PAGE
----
New York Stock Exchange and Nasdaq: How they work

Whenever someone talks about the stock market as a place to buy and sell stocks, they usually think of the New York Stock Exchange (NYSE) or Nasdaq. The reason is unquestionable: these two exchanges account for the majority of North American and global stock trading. At the same time, the New York Stock Exchange and the Nasdaq Stock Exchange operate differently and the types of listed stocks are also different. Understanding these differences will help you better understand the functions of stock exchanges and the mechanisms behind buying and selling stocks.

Key points

  • The New York Stock Exchange (NYSE) is located in New York City. It is the oldest exchange in the United States and the largest stock-based exchange in the world. It is calculated by the total market value of listed securities.
  • Nasdaq is a global electronic market for buying and trading securities, and many world technology giants-including Apple and Google-are listed here.
  • The New York Stock Exchange is an auction market that uses experts (designated market makers), while the Nasdaq is a dealer market where many market makers compete with each other.
  • Today, the New York Stock Exchange is part of the Intercontinental Exchange (ICE), and NASDAQ is part of the publicly traded NASDAQ company.

Location, location, location

The location of an exchange is not so much its street address as it is the place where its stocks are traded.Although the NYSE still maintains its physical trading floor on Wall Street in New York City, a large portion of the transactions flow through its data center in Mahwah, New Jersey

On the other hand, Nasdaq does not have a physical trading floor. In these two data centers, transactions are conducted directly between investors seeking to buy and sell and market makers (we will discuss their roles in the next section). Market participants connect to the centralized exchange infrastructure to trade.

Dealers and auction markets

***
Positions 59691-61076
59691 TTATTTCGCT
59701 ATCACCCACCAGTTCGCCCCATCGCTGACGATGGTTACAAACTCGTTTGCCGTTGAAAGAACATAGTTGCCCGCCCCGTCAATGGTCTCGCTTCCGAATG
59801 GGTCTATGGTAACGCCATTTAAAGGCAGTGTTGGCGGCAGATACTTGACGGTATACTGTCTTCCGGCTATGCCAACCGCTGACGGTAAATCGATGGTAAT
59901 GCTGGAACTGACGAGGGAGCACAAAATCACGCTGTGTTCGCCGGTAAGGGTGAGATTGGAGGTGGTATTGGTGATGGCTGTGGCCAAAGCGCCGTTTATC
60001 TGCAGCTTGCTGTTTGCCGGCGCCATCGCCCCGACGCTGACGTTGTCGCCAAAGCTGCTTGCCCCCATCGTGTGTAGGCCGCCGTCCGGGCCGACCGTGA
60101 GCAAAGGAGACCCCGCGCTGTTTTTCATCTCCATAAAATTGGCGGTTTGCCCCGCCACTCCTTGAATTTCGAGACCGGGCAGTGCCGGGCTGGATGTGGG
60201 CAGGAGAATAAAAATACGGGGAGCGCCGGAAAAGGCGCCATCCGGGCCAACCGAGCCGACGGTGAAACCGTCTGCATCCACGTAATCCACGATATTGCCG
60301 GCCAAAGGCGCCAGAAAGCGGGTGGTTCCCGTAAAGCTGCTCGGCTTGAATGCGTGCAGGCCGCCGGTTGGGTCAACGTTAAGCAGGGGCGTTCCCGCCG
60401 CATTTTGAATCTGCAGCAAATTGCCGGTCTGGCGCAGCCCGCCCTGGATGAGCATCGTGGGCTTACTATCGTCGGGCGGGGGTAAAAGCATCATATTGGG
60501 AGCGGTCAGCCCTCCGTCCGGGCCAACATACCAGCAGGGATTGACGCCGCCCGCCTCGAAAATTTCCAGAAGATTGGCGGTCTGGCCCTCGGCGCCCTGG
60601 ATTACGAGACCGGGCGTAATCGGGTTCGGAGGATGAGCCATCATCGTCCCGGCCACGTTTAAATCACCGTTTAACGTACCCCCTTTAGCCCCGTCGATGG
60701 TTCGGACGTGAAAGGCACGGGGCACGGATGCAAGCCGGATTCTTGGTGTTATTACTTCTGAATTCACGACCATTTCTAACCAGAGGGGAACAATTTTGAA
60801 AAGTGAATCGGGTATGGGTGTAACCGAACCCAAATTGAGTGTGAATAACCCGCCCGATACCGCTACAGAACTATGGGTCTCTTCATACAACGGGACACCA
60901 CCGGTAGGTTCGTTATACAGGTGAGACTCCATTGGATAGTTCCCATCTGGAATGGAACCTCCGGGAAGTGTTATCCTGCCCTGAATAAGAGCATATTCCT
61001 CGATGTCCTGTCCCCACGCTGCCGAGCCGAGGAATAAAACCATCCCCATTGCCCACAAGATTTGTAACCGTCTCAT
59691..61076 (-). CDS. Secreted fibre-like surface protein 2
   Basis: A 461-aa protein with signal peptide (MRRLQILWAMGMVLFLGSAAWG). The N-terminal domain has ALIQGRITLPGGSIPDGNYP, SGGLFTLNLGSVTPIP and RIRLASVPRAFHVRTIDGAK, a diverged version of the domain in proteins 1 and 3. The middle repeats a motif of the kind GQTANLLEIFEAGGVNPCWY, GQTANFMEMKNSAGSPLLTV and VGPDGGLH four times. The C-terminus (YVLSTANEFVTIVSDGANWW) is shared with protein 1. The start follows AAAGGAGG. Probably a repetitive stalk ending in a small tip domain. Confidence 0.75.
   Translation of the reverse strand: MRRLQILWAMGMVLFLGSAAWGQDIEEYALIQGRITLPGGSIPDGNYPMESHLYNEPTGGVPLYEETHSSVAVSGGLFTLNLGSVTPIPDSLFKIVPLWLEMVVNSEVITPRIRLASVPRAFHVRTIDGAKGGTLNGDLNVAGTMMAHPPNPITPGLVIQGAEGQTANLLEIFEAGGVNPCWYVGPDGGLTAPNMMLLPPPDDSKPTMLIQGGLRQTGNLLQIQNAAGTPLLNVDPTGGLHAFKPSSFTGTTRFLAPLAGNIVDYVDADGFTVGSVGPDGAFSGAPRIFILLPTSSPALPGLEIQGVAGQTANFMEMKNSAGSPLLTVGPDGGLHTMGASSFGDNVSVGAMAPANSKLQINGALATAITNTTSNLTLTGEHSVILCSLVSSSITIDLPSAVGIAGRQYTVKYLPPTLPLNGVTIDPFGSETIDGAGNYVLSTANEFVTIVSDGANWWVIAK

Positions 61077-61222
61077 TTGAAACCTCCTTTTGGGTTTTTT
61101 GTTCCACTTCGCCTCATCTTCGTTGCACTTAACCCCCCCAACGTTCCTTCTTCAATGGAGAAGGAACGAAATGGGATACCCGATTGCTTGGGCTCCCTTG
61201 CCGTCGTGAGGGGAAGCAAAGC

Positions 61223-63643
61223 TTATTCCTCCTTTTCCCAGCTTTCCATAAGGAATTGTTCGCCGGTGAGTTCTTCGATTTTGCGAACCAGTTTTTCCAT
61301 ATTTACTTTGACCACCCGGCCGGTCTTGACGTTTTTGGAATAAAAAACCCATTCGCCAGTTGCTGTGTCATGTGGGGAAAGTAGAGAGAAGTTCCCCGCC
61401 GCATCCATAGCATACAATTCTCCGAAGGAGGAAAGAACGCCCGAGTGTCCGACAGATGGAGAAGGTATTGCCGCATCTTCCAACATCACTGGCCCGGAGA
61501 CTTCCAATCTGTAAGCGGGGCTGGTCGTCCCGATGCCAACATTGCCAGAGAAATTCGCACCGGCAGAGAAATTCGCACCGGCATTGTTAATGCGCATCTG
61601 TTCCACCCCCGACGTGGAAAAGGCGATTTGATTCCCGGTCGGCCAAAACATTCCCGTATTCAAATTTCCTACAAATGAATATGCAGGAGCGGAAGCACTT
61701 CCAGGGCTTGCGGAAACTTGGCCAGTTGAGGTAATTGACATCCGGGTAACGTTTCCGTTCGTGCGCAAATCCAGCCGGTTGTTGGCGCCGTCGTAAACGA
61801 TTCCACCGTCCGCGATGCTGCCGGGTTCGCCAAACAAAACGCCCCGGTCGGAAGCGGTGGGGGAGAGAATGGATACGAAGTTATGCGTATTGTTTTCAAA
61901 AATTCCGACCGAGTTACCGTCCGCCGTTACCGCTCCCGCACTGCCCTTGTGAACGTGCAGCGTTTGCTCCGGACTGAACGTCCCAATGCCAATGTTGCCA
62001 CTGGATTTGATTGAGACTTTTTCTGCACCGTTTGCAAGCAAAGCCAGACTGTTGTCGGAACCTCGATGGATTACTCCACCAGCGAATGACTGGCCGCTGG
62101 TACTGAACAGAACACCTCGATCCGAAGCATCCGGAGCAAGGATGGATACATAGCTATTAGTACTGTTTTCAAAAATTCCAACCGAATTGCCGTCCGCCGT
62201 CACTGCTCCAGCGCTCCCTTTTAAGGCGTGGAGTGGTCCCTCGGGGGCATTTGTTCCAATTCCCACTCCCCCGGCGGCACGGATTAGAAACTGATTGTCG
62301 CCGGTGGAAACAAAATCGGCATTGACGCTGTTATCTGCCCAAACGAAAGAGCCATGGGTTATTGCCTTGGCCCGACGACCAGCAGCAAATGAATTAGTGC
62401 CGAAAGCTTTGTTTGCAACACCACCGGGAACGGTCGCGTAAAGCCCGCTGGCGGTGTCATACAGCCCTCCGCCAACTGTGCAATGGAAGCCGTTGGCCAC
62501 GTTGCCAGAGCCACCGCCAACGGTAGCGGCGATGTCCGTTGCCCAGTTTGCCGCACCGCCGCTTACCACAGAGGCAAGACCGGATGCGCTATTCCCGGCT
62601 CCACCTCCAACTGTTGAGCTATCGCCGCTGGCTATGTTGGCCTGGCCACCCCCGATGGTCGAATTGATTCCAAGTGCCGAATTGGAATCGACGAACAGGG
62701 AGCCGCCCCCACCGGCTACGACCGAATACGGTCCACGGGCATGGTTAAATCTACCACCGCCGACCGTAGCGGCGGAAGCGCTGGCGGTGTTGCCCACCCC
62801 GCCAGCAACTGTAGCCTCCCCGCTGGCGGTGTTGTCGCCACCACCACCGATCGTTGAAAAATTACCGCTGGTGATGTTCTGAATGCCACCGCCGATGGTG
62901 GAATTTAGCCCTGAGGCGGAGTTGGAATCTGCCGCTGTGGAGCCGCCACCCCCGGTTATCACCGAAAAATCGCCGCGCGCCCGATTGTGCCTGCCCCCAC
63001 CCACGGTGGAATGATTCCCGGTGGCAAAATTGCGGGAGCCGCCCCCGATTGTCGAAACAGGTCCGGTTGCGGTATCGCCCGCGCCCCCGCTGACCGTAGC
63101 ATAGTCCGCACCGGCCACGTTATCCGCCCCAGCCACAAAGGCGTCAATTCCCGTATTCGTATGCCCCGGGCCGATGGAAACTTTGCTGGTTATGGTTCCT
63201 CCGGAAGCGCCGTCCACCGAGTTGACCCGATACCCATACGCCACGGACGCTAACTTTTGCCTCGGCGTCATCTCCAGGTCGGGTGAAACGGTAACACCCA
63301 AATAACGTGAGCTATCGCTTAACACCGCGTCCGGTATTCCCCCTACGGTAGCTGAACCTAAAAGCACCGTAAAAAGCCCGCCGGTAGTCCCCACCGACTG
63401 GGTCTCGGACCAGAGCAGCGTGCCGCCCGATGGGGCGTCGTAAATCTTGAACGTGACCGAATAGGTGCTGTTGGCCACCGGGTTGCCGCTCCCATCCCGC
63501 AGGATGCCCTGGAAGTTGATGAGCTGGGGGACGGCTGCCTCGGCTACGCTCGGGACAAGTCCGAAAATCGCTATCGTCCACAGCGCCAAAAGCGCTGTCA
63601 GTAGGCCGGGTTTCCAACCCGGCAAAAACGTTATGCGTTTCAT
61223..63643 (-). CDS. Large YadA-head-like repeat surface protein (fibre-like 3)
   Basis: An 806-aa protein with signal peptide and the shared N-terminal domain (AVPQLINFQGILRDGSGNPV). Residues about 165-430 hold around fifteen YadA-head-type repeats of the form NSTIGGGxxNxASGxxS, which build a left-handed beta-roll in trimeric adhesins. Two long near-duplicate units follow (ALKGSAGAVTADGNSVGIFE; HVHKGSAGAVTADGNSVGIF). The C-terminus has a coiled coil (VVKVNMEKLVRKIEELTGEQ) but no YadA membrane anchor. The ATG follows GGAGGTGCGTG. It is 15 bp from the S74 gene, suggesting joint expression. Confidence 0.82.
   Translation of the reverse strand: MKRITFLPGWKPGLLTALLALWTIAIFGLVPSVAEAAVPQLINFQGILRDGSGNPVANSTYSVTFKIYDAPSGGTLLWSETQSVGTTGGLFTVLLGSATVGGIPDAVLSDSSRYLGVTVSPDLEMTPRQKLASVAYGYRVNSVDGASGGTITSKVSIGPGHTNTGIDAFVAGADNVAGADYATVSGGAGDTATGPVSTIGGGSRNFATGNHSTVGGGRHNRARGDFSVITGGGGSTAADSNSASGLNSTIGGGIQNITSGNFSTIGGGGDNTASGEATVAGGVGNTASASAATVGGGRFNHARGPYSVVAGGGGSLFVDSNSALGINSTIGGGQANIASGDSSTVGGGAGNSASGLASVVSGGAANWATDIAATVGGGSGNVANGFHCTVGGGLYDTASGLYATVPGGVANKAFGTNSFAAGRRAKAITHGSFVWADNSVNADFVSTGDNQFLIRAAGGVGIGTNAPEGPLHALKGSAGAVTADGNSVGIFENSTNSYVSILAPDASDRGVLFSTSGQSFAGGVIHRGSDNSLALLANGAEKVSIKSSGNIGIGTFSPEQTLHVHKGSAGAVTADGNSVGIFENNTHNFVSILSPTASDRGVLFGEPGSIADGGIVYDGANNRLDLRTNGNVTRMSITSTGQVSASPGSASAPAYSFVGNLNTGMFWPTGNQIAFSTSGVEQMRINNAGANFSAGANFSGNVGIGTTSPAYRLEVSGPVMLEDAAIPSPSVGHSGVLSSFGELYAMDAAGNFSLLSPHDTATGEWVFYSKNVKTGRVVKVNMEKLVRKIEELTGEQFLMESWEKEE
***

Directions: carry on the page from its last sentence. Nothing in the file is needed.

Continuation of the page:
The fundamental difference between the New York Stock Exchange and the Nasdaq exchange lies in the way securities are traded between buyers and sellers. The difference of the New York Stock Exchange is that at the opening and closing of the market, the auction method is the way the New York Stock Exchange stock price is set.

The time period from the opening to the closing is continuous trading. Before the market officially opens at 9:30 a.m. Eastern Time (ET), market participants can enter buy and sell orders from 6:30 a.m. Eastern Time. These orders are matched, and the highest bid is matched with the lowest asking price. Orders for the closing auction are accepted before 3:50 PM Eastern Time, and orders can be cancelled before 3:58 PM Eastern Time.

Market Makers and Designated Market Makers

Both Nasdaq and the New York Stock Exchange use market makers to improve liquidity and maintain fairness and order in the market. However, the method of each function is different.

On Nasdaq, market makers maintain stock inventories so that they can buy and sell from their accounts in transactions with individual customers and other traders. Market makers give bilateral quotes, which means that they state the buying and selling prices of the securities they are making the market. More than 260 market-making companies provide liquidity for NASDAQ-listed stocks. Although they are not necessary for trading, this kind of competition helps to ensure that buyers and sellers get the best prices.

At the New York Stock Exchange, the job of maintaining the market falls on designated market makers (DMM), who were formerly known as experts. Compared with traditional market makers, DMM has more responsibilities. DMM is the human contact for companies listed on the trading floor of the New York Stock Exchange. DMM provides stability by taking the other side of the transaction when imbalance occurs, buying when investors sell, and vice versa. They run opening and closing auctions, using manual input and algorithms to help facilitate price discovery when volume is usually highest. According to NYSE data, in 2019, DMM provided 17% liquidity for NYSE transactions.

Cognition and cost of New York Stock Exchange and Nasdaq